The enemy was hunkered down at Normandy as the fog began to clear.  Appearing on the horizon, were the Allies who had summoned the greatest invasion force in the history of warfare.  They were determined that the tyranny of the Nazi’s would not be allowed to stand.  While the Fuhrer was focusing on Pas de Calais, more than 160,000 troops landed further south on that fateful morning along the French coastline.  Names of those beaches would be seared into the memory of every soldier, airman and sailor that struck the field of battle.  Utah, Omaha, Gold, Juno and Sword would live as a testimony to the Allies strength that would turn the tide of the War on June 6, 1944.

Among the soldiers of the 29th Infantry Division that morning who would face the 12,000 Germans of the 352nd Infantry at Omaha, was a 23 year-old corporal named Ernest “Jim” Gile.  Jim had enlisted on December 8, 1941, the Monday morning after the Japanese had attacked Pearl Harbor.  He wanted to go to the Pacific and fight the people that had perpetrated that unprecedented act of war against the land he loved.  Nearing the completion of his training at Ft. Dix, he developed pneumonia and his unit moved out without him.  He was reassigned to the North Carolina National Guard troops that were stationed in Ft. Belvoir, Virginia, and would join them for a trip across the Atlantic on the Queen Mary to begin training for the invasion of Europe.

It was on a Tuesday morning at 0330 when they boarded the LCVP landing craft armed with grenades, bayonets and M1 carbines.  The rough seas that morning caused many battle-ready soldiers to abandon the rations they had consumed earlier into the waters of the English Channel.  Jim found himself on the first LCVP to unload its cargo of America’s Best on the beach. At 0600 they would begin to embark on The Longest Day.

The landing craft door opened and began to unload their cargo of GIs about 300 feet from shore in waist-high salt water.  The rough seas behind them pushed them forward only to face barbed wire and sections of railroad tracks that had been welded together to form barriers.  The skies filled with mortar rounds and rifle fire and rained down like brimstone as the water around them began to turn red. They could see the cliffs beyond the beach which would prove to be the next obstacle between them and their ability to secure the beachhead.  Later that morning, a few of their brave comrades scaled the cliffs on rope ladders and would get close enough to drop grenades into the front gun-turrets of the pillboxes.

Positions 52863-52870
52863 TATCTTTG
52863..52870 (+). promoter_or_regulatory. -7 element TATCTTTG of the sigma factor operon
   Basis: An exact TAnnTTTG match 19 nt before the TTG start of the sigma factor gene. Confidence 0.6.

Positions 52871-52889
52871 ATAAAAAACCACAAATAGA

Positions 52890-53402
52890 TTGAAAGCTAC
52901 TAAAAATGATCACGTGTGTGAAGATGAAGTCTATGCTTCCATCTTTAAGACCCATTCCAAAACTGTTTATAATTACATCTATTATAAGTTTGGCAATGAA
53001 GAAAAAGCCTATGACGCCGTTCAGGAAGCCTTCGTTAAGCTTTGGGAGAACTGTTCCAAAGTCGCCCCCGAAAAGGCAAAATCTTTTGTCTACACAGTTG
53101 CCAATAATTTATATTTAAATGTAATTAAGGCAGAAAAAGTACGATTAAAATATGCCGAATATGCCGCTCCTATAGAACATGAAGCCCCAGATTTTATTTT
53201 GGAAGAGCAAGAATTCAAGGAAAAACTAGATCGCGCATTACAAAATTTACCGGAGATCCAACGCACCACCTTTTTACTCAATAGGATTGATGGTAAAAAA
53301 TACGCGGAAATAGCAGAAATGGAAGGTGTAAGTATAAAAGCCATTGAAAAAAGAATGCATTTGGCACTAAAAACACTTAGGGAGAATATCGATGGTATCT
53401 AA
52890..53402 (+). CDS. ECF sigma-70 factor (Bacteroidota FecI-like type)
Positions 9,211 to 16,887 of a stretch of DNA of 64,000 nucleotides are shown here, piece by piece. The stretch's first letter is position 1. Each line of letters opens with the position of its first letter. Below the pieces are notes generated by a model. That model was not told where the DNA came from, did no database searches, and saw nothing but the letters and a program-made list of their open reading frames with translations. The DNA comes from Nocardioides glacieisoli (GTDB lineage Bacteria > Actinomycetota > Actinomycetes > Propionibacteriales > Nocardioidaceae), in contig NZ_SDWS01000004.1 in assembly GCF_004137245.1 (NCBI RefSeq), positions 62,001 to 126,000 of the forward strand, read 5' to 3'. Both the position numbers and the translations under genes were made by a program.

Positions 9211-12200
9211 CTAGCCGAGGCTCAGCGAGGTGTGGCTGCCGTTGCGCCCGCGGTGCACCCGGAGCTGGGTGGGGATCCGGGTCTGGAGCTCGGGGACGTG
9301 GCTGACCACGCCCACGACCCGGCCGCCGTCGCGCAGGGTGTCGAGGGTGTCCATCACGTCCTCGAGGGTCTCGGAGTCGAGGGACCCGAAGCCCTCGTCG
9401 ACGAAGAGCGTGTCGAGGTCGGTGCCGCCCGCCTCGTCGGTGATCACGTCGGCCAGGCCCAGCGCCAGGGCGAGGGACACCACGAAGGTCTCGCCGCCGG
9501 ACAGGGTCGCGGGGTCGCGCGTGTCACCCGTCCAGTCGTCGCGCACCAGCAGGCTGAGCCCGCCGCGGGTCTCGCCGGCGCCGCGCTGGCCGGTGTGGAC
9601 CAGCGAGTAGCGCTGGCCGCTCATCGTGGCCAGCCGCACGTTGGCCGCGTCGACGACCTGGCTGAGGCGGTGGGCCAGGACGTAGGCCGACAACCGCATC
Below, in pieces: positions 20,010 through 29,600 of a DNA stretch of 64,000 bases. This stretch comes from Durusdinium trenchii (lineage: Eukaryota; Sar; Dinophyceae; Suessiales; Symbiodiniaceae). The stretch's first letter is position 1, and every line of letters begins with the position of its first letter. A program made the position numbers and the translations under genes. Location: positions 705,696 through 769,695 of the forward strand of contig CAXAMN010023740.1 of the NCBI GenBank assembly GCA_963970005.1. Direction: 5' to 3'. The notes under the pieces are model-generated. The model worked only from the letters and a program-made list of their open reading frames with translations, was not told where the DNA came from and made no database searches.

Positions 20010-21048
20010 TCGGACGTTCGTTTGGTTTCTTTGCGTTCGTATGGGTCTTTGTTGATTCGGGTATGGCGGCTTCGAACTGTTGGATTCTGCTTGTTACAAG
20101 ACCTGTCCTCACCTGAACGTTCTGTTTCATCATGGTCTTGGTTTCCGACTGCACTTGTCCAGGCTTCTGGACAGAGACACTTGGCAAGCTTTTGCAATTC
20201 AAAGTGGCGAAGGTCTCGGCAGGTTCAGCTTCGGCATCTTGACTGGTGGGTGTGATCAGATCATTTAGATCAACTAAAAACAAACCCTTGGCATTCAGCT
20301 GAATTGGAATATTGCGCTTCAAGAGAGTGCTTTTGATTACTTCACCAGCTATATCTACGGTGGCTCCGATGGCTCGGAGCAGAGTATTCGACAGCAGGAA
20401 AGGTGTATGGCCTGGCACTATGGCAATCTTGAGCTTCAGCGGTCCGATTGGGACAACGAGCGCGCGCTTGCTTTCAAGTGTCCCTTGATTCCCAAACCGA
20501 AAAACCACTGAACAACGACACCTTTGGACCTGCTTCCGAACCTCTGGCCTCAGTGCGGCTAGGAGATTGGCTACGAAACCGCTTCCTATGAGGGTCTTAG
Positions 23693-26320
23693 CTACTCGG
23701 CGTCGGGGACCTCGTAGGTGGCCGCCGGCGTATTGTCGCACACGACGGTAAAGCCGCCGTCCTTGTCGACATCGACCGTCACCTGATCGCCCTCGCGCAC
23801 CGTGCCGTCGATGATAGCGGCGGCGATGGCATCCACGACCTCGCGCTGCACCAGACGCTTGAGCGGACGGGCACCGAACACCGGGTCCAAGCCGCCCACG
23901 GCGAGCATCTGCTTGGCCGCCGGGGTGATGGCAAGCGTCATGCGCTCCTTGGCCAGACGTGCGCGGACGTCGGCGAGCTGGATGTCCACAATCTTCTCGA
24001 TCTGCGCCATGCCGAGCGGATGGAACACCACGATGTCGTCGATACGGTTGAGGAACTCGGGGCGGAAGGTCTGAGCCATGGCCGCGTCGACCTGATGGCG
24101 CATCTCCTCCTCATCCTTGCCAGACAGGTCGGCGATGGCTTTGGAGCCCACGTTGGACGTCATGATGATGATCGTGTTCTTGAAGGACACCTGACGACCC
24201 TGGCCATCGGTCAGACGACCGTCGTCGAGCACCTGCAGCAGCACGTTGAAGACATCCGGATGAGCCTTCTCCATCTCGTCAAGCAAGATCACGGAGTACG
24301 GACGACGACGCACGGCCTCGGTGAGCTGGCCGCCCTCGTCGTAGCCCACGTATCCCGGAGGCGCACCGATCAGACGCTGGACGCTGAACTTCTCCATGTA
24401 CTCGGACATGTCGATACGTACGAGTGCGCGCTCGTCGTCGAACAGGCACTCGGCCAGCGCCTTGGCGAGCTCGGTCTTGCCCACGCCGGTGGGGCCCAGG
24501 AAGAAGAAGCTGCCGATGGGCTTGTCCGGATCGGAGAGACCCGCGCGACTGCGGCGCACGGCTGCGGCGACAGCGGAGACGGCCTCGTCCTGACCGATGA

Jim approached the barriers and spotted a small building to his right, about 200 yards from his position, thinking it might be a good spot to seek cover.  It was not to be.  It would become an inch by inch belly-crawl to reach the base of the cliffs and no chance to reach the outbuilding.  The day would be filled with taking enemy fire and digging foxholes, an arduous task in the mud, until they pushed the enemy back from the concrete pillboxes.  Once there, he would move slowly to the far side of the cliffs where he would ascend to the top, flanking the enemy and seizing their holds before nightfall.

They would move from Normandy to engage the enemy at the decisive battles of St. Lo, then through France and ending the war on German soil.  He was never seriously wounded during Operation Overlord nor the remainder of war.  At 5 feet 3 inches tall, he would always assert that “the bullets flew right over his head”.  I hunted game with dad when I was growing up and can tell you first-hand that he was a ghost in the woods.  He walked, never made a sound and could hide himself in an open field while wearing hunter-red.  Today’s stealth technology had nothing on him.

Among many of his combat citations, was one for Outstanding Performance of Military Duty for his service as a “Message Center Agent”, which was his duty as a forward scout for the artillery, mostly moving in the hedgerows behind enemy lines, during the post-invasion months.

We all should mourn the passing of these great Americans who answered their Nation’s call.  Borrowing part of a quote from Gen. George Patton who said “We should thank God that such men lived”, may I add that we should never forget these brave men like my dad, who unselfishly served to protect the freedoms that we enjoy.


About the Author View all posts

Rick Gile

Rick Gile

Life is made up of stories. You may not realize it, but we relay our experiences to one another all the time. They can give our loved ones a sense of the past, our friends a glimpse of how we have reacted to life's changes. Or, tell a new acquaintance something about ourselves. Stories are really about the journey of life.

What you encounter as life passes are views of events that make up your past, while shaping your future. What you read here are merely a few of the stories that have shaped my life, so far.

Rick and his wife Olga live in upstate New York, close to their grandchildren. They work part-time with their sons after running a business for 37 years in the Albany area.

2 CommentsLeave a comment

Leave a Reply

Your email address will not be published. Required fields are marked *